Don’t Make These 6 Common Cordless Drill Mistakes
If you only own one household tool, it’s probably a cordless drill. They’re pretty essential for even the most basic home improvement projects. But it’s not just a matter of grabbing one and getting to work. Drills may seem straightforward, but there are actually a lot of ways to mess up. Here are some common mistakes to watch out for.
#1: Don’t Plan Ahead
If you’re like me and sometimes wake up and decide you just have to do a project today, right now, this very minute, you may be disappointed when you grab the drill only to find the battery is dead. Or even more frustrating, you get started and it dies with the first screw. Cordless drills can’t be beat for convenience, but you have to think ahead and charge that puppy. Better still, have a back up battery, and be sure you get in the habit of putting the dead one on to charger every time you switch out.
#2: Skip the Pilot Hole
Always start with a pilot hole—a smaller opening that you can use as a guide for your nail or screw, or to gradually enlarge until you get the size hole you need. Starting small both prevents damage to the material you’re working with, and guards against making a hole too big. (It’s much easier to enlarge a hole that’s too small than to fill a hole that’s too big.) How do you know what size drill bit to use for your pilot hole? There’s a good rule of thumb; choose a bit the size of the inner diameter of the screw for your pilot hole.
#3: Select the Wrong Bit
There are an infinite number of bit types in the universe, and each kind serves a purpose. Use the wrong one for the job and you will potentially make things a lot harder on yourself. Using a wood bit instead of a masonry bit to drill into brick, for example, might break the bit and could even damage the drill’s motor.
There are also bits designed for specific purposes; hole saws, for example, are bits that you use to cut perfect circles, such as for locks in doors. Whatever the job, there is a bit that will be just right, and a whole lot of others that just aren’t going to cut it.
#4: Strip the Screws
The most dreaded words in the history of household projects? The screw is stripped. I hate hearing this because it means we just hit a speed bump. It essentially means that the head of the screw loses its shape and the bit can no longer hold onto it. In short? You’re screwed. If you find yourself in that unfortunate situation, you have to take a pair of pliers, grip the head of the screw, and manually turn it to remove it.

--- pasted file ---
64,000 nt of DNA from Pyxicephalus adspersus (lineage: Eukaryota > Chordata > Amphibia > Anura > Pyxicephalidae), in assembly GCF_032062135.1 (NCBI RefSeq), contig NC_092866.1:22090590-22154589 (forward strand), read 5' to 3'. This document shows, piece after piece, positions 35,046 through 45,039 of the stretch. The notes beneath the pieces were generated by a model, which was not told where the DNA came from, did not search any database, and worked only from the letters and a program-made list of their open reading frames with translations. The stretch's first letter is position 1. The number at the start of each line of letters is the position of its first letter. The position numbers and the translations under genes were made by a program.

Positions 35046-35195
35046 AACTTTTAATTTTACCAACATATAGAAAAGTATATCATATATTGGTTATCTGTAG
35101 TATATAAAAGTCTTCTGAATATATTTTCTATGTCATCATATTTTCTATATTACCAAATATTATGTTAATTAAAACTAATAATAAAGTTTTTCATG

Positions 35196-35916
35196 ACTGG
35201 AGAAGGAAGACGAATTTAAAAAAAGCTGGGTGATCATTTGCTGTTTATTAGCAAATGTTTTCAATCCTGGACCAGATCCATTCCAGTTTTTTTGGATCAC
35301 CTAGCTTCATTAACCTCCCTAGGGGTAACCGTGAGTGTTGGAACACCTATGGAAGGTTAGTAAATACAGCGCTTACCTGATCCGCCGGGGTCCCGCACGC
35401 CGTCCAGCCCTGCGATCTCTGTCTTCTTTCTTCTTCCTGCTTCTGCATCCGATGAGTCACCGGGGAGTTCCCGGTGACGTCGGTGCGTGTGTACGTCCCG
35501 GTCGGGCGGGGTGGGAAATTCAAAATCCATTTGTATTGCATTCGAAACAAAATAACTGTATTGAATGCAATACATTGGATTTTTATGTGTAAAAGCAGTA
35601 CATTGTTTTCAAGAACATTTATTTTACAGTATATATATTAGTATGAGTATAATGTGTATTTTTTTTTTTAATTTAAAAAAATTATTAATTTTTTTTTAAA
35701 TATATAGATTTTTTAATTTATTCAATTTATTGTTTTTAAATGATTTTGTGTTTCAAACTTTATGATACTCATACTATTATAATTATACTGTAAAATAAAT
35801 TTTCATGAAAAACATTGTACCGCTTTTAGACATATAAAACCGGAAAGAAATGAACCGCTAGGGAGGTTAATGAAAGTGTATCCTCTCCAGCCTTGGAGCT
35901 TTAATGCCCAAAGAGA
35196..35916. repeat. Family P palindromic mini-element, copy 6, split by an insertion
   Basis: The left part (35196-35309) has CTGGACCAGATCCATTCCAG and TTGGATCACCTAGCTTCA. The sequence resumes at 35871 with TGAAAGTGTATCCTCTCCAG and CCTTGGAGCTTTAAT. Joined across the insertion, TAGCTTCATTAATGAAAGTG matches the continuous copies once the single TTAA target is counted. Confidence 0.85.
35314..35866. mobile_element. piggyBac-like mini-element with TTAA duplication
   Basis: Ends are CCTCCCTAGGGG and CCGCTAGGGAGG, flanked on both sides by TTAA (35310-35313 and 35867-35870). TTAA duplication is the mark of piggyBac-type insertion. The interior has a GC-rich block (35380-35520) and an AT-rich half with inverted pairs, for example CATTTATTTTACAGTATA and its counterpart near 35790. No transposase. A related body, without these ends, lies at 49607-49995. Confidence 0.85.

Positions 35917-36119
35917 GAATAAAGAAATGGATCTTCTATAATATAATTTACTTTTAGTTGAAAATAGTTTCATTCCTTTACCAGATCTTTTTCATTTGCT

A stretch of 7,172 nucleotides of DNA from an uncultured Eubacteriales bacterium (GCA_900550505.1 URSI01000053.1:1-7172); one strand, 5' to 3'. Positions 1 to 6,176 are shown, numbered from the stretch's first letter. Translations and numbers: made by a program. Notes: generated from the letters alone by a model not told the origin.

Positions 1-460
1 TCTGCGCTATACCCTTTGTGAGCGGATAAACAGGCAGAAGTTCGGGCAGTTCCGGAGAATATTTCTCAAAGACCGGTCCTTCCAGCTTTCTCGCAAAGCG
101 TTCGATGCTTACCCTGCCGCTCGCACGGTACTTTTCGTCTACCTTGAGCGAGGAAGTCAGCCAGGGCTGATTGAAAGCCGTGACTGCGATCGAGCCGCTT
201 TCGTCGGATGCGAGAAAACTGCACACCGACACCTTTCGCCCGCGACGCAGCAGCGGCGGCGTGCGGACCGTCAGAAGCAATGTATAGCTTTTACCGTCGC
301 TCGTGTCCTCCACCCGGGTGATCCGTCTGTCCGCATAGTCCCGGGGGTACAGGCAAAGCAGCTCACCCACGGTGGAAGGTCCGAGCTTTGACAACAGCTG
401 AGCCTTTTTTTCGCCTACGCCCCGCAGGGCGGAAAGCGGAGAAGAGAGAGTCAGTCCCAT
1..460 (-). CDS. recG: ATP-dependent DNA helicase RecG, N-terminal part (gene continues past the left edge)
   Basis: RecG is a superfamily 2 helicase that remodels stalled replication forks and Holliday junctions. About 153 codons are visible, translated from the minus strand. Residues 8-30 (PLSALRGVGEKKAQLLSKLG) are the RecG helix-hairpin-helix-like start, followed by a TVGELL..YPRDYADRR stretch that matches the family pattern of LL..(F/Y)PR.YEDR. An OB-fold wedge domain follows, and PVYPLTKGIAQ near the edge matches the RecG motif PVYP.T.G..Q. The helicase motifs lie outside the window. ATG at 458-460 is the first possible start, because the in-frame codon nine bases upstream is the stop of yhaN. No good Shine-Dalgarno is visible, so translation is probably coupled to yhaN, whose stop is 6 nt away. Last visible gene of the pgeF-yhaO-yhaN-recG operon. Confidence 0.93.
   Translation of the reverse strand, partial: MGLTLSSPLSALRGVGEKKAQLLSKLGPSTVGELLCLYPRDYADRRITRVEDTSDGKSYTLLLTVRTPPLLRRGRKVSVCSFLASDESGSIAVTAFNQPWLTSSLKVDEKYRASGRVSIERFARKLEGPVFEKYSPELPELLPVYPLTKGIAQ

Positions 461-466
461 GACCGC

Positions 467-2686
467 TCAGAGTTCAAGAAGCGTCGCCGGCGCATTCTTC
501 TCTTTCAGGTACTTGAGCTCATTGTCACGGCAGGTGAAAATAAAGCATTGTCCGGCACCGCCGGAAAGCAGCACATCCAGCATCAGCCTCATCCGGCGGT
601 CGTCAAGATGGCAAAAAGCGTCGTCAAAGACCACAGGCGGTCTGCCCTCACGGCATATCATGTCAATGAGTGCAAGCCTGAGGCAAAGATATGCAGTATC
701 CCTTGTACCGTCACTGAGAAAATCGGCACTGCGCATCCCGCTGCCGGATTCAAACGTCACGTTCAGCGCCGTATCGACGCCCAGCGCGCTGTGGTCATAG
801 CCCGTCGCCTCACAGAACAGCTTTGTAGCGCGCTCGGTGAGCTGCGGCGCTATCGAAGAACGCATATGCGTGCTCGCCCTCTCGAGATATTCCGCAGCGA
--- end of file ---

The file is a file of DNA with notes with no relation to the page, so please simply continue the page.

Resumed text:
To avoid stripped hardware, keep the drill at a 90 degree angle and use enough pressure. If you don’t go in straight, your bit is not solidly inserted into the screw head and that can damage the screw. Also, watch your speed (usually marked by numbers on a dial on the drill), especially if you’re working with a soft metal like a brass screw. Start low and adjust up if you need more torque.
#5: Use the Wrong Drill to Begin With
When you think about a drill, the versatile ‘drill driver’ probably comes to mind first. It’s probably the easiest and least complicated one to use, and is a general all-purpose drill to have in your toolbox. But that doesn’t mean it’s the best one for your job.
Another alternative: impact drivers. More compact than regular drill drivers, impact drivers are great when you need more force to drive fasteners, but without the weight. Reach for one when hanging a light fixture overhead, for example.
There’s also the hammer drill, which is just what it sounds like—it adds a pulsating effect, essentially hammering your screw into hard surfaces. I don’t have one, and so my husband and I once spent an entire weekend installing shelves because it took so long to drill into the brick, and we had to rest every two seconds.
#6: Use the Wrong Drill for You
Drills have come a long way over the years. My husband and I had an older one that was nice, but it was big and seriously heavy, so we recently invested in a couple new smaller, lighter models. Think of it like shopping for a chef’s knife, and find one that fits nicely in your hands.
Or, if you have a hard time managing your battery situation (as mentioned above), it might make sense to buy a corded drill instead. There’s no rule that says you have to be cordless if you don’t need to be.
This is also not the time to bargain shop. With heavily-used tools like drills, you get what you pay for. There are cheaper versions that are fine for small occasional projects like hanging pictures, but you want a quality drill for things like mounting shelving in brick or concrete. There are several top brands, but my husband and I always buy DeWalt. We recently bought this combo kit, which featured niceties like a built-in flashlight.
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